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Muruga and Tamil
Of the various forms of the Supreme Godhead, that of Sri Muruga, the Lord Subrahmanya of the puranas (epics), is the most popular in Tamil Nadu. Like the Ayyappa legend of Kerala or the Srinivasa legend of Tirupati, Tamil Nadu has its own legend: Muruga.; The Lord Subrahmanya, son of Shiva, who was born to kill Taraka Asura is worshipped as Muruga (the boy form of Subrahmanya), in all splendour and great romance found perhaps nowhere else. Hundreds or perhaps thousands, of temples all over the world offer worship to the Great God Muruga, but nowhere else he is worshipped with more fervour than in Tamil Nadu, whose natives consider Him as one among them.; The love and respect that they bestow on Him is so great that they even gave a daughter of theirs, Valli in marriage to Him! To them He is almost human.; His divine attributes do not frighten them. Muruga is called Tamil Kadavul, Tamil God. It is said that the word Murugan is synonymous with Tamil. Being a non-Tamil speaking person with only a limited knowledge of the language, I do not venture to elaborate on this.; I should mention that the knowledge of Tamil itself was imparted to the sage Agasthyar by none other than Muruga!

The six battle camps
Though most of Tamil Nadu's temples are devoted to Muruga, of special significance are the famous Aru Padai Veedu temples; These are said to be the temples erected at the six sites where Muruga had battle camps during His celestial fights with demons and evil powers. Though not traditionally counted among them, Marudhamalai temple is also considered equivalent.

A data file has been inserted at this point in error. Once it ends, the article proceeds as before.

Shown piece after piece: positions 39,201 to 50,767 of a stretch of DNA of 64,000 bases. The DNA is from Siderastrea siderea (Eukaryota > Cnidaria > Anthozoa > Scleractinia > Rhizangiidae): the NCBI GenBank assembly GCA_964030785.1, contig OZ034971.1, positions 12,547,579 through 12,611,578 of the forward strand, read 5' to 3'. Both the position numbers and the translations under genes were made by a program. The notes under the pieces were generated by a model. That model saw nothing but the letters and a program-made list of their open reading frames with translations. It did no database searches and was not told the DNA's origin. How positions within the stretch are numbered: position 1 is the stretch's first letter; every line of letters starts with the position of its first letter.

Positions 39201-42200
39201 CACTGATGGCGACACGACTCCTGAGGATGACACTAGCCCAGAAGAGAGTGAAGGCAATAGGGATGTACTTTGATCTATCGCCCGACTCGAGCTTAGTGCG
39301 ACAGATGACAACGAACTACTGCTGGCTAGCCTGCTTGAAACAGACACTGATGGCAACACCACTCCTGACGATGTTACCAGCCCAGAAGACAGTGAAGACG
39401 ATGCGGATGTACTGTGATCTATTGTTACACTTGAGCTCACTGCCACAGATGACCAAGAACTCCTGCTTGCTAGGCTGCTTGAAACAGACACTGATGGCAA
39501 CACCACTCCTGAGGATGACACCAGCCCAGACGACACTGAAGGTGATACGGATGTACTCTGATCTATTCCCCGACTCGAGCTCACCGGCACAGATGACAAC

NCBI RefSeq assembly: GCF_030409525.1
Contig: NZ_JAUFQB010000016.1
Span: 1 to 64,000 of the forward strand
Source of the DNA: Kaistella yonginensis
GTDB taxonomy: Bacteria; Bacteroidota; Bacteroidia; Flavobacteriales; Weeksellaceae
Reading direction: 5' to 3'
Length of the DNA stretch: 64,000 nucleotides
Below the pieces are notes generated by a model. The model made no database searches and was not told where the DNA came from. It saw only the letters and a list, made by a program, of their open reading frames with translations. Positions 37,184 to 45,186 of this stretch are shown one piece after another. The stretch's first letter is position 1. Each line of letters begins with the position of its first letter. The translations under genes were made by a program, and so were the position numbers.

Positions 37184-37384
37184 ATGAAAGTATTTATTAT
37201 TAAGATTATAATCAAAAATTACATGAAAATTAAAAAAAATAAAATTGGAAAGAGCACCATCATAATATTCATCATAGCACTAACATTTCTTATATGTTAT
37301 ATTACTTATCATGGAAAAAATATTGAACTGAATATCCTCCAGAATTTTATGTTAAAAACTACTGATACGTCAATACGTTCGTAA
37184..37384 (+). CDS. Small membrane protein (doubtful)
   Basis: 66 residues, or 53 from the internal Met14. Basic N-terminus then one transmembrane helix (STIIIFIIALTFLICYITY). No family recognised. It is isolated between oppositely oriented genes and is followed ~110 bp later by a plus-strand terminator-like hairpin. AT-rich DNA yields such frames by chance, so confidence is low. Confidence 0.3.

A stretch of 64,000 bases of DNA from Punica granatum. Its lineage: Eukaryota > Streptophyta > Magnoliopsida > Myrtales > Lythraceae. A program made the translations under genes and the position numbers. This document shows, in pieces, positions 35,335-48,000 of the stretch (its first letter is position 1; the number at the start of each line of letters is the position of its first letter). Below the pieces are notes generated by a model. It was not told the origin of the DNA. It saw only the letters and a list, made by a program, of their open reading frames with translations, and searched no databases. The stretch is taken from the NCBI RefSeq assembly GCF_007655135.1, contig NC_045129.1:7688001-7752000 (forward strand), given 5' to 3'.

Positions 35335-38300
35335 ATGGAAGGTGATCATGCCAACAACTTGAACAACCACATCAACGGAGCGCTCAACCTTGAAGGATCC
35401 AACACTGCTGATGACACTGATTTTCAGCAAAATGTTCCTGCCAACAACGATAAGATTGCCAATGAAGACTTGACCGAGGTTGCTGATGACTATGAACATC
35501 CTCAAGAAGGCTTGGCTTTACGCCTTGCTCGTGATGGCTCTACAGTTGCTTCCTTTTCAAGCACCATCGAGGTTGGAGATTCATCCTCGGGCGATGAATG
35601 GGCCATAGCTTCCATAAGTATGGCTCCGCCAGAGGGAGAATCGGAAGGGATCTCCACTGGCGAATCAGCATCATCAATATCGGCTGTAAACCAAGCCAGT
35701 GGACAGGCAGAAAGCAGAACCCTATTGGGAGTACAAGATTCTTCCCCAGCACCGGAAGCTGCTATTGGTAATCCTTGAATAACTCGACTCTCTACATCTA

The legends attached to these six temples are partly from Puranas, partly local legends; The saint Nakkeerar who lived more than 2000 years ago composed the celebrated Murugaa Truppadai. It seems that some Muruga legends find their authenticity in the verses of Truppadai. Another notable classic is the Tiruppugazh sung by the sage Arunagirinathar who lived in the 14th century.

Kaumaaram: Sri Sankara's Sampradayas
Though Muruga worship was popular in Tamil Nadu (Kerala was also a part of the Tamil kingdoms then), since thousands of years ago, it was Sri Sankara who introduced authentic code of worship (sampradayas) for Muruga.. Out of the 6 sampradayas the great saint propagated, one is Kaumaaram, (of Kumara, Subrahmanya).

Muruga is worshipped in Kerala as Subrahmanya and in some parts of Northern India as Karthikeya. The famous Muruga temples in Kerala are: Payyannur (Northern Kerala), Harippad (Alappuzha Dist.), Udayanapuram, Kidangoor, Kodumbu (Palakkad Dist.), Ulloor (near Thiruvananthapuram), Thampanoor (Thiruvananthapuram), Perunnai (near Changanassery, Kottayam Dist.) and Cheriyanadu near Chengannoor (Alappuzha Dist.)

I will attempt to relate briefly the Legend of Muruga here as is popularly known in Tamil Nadu. (Tamil words are given in italics. It should be noted that Tamil words are spelt in many ways and it is difficult to say which spelling is the correct one.)

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